Rethinking “the ask”
As part of a brand re-introduction, one of Shovi’s clients wanted to send an email that had a CTA to watch a video on a dedicated landing page. The goal of the campaign? Remind past, present, and prospective customers about their brand in a way that sparked a conversation.
With the majority of their client’s subscribers based in the same time zone, Shovi decided to send an email when they thought their client’s subscribers would be at their desk: 3pm on a Wednesday.
The email had an open rate of over 30%—55% of opens were on desktop, 23% on webmail, and 22% on mobile.
But, there weren’t a lot of click throughs to watch the video.
Stephan Hovnanian, Owner of Shovi Websites, said,
It was puzzling, until we looked at the engagement reports and saw double the rate of glances/deletes on desktop (14%) as on mobile (6%). That much disparity doesn’t typically happen with well-designed emails. Which led us to realize that our ask (watch the video) was too intrusive for the time of day.
The campaign’s engagement data in Litmus Email Analytics.
What they learned:
Stephan said the biggest takeaway from this campaign was to “think about your ‘ask’ and the investment required by the recipient in time or effort to complete your ask.”
That’s a crucial lesson for email marketers and agencies handling email for their clients.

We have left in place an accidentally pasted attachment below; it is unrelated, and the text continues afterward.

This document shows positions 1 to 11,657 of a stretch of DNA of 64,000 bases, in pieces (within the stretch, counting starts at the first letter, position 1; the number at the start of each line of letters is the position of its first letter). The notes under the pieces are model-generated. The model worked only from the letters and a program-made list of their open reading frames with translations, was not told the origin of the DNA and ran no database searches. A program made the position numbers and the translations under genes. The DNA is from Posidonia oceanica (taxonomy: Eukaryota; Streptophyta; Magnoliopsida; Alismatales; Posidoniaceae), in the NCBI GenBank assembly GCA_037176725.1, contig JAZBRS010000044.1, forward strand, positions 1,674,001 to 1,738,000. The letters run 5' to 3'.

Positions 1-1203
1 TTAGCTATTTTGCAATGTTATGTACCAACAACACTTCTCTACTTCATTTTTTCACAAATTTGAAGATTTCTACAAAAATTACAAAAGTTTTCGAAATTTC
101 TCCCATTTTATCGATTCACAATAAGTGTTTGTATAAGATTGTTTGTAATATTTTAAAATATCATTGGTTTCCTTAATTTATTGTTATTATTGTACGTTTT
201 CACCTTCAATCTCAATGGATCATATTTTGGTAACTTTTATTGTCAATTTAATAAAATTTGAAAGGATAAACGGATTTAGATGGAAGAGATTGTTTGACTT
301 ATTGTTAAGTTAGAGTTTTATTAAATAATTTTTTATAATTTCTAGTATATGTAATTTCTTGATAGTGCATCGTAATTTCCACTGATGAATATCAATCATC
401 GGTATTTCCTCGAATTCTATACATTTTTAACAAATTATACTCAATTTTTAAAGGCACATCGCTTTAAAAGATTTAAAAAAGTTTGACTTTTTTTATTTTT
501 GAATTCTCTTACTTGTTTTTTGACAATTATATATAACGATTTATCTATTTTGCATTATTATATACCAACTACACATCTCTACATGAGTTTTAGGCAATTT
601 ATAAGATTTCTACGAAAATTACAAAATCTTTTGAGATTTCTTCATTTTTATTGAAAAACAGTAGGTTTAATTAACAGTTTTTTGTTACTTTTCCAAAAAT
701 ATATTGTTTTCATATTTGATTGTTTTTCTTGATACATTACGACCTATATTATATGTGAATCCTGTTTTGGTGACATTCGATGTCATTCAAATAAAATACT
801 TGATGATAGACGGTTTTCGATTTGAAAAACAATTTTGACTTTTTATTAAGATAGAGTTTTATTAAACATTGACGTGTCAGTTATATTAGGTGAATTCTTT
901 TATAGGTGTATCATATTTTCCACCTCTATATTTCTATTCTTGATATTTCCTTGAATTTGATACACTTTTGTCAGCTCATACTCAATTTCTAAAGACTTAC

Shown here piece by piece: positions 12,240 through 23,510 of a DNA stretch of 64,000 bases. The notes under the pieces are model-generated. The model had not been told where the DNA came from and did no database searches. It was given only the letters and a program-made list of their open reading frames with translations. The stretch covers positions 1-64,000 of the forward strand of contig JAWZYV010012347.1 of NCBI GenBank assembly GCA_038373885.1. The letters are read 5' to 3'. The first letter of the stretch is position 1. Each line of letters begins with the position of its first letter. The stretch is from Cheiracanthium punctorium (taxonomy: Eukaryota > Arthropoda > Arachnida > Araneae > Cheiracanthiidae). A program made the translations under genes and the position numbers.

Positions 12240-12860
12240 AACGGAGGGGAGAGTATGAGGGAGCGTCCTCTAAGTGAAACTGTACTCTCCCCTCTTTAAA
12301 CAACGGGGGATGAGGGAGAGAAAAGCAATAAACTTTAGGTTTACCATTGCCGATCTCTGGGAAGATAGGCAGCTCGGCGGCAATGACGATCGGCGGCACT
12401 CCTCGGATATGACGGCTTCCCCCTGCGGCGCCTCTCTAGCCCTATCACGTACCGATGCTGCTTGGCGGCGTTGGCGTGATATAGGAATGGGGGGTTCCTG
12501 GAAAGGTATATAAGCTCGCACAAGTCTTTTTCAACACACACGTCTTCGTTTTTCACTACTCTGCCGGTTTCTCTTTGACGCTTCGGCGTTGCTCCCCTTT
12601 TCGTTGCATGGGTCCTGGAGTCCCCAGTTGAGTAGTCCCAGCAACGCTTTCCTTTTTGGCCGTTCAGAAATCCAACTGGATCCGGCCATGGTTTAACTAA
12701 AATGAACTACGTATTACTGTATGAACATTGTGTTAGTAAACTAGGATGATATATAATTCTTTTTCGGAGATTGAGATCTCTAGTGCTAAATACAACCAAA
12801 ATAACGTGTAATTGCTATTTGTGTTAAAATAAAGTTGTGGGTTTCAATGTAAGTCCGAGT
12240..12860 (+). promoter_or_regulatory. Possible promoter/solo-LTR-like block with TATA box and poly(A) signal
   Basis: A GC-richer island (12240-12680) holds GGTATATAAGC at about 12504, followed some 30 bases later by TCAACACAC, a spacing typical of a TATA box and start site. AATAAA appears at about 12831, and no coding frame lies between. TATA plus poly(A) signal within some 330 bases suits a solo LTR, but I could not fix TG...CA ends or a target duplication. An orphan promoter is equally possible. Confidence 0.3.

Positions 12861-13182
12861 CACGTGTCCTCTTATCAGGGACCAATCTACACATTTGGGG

While send time may have played a factor, would it have made a difference if they had sent the campaign at night when subscribers were at home and reading email on their phones?
Or, would people not be interested in clicking on the video regardless of when it was being sent?
Was the ask too much for what what subscribers would get in return?
Simplified: Would it be worth it for the subscribers to take time out of their busy day to watch a video on the company’s brand? How do the subscribers benefit by taking that action?
Takeaway: Always put content and CTAs in context. Ensure that they matter to your (or your client’s) subscribers, and that you’re delivering them in the most convenient, beneficial way for them.
OTHER DATA POINTS TO CONSIDER
These are just two of the many ways to analyze and optimize beyond traditional open and click through data. Some other data points to consider:
Are your client’s subscribers mostly in Europe? Are they mostly in Europe opening on Apple devices in the mornings? Looking at these metrics can have a profound influence on your send time, what platforms you tailor your content for, the language of the email, and even the type of content that they see.
Forwards and prints
Use forward and print data to note trends with email sharing and other evangelist behaviors. Consider rewarding frequent forwarders by creating a loyalty program. Print and forward activity can also help identify high-performing or “viral” content in your client’s email program, providing another data point outside of opens and clicks.
In addition, this data can also be useful for design. For example, designing emails that lend themselves better to printing, like large coupons or infographics.
Both geolocation and forward and print data can be found in Litmus Email Analytics.